The Tampa Bay Times

Capt. Brent Gaskill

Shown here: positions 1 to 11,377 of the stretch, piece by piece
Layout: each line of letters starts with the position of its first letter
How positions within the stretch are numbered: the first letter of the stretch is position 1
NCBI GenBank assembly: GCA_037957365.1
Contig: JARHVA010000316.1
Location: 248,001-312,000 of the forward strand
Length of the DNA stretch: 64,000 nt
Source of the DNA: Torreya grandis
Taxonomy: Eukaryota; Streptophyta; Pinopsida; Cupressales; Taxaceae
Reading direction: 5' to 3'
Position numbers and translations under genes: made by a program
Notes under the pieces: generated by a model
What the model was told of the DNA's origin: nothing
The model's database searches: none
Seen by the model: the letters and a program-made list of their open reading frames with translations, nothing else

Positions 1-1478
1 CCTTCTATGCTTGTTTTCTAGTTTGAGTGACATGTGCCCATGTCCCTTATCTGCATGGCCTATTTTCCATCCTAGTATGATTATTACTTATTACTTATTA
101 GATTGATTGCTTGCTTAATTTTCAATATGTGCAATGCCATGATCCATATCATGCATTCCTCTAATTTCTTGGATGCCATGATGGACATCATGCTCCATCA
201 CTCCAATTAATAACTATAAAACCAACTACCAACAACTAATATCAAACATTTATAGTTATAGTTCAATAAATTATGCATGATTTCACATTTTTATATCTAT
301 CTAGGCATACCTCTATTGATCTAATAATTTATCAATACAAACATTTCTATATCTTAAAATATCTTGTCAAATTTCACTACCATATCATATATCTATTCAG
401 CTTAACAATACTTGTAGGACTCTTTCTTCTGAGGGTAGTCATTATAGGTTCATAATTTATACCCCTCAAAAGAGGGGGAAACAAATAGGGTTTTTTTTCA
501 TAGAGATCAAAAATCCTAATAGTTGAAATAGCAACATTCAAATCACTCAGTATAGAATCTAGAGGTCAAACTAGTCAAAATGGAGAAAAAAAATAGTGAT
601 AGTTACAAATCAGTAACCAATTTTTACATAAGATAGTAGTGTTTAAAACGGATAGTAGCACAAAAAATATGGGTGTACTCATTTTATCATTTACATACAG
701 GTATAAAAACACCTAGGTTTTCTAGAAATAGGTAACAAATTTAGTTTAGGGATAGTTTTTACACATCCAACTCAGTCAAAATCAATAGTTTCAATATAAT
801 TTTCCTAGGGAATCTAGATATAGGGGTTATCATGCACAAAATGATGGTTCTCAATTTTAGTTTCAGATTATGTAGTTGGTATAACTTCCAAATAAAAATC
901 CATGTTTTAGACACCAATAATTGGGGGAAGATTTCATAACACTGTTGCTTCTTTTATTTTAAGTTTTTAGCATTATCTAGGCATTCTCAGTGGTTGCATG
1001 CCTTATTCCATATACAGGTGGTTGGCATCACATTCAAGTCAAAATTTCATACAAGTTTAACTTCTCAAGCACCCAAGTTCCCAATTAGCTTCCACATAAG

With the recent opening of red snapper season this past weekend I had the opportunity to get on larger boats and make the run offshore.  With our current fuel prices there was no need to run past the 120’ mark to find enough fish for everyone onboard to enjoy a nice fresh meal.  We found success with our targeted red snapper, along with mangrove snapper, lane snapper, and red grouper.  We fished over what’s known as “cheese bottom” which are limestone outcroppings with scatted holes that provide both protection and ambush points.  These hard bottom areas are like an oasis for fish in a desert of surrounding sand.  The majority of the fish we caught were on knocker-rigs with weights from 1-2oz. and hooks from 3/0-5/0 with live-scaled sardines for bait.  The largest fish however were taken on white buck tail jigs with half of a frozen sardine.  Releasing undersize fish in deeper offshore waters becomes a more difficult task.  Most will need to be vented with a specialized hollow pick that allows expanded gasses to escape. Or better yet, use a descending device that returns the fish to depth where they have recompressed before release.  If you are considering hiring an offshore charter for red snapper fishing make sure they are operating legally with their Federal Charter Permits.  We witnessed the Coast Guard checking vessels 40 miles offshore. Buyer beware, it takes more than a captain’s license, insurance, and a fancy boat to operate for-hire in federal waters.

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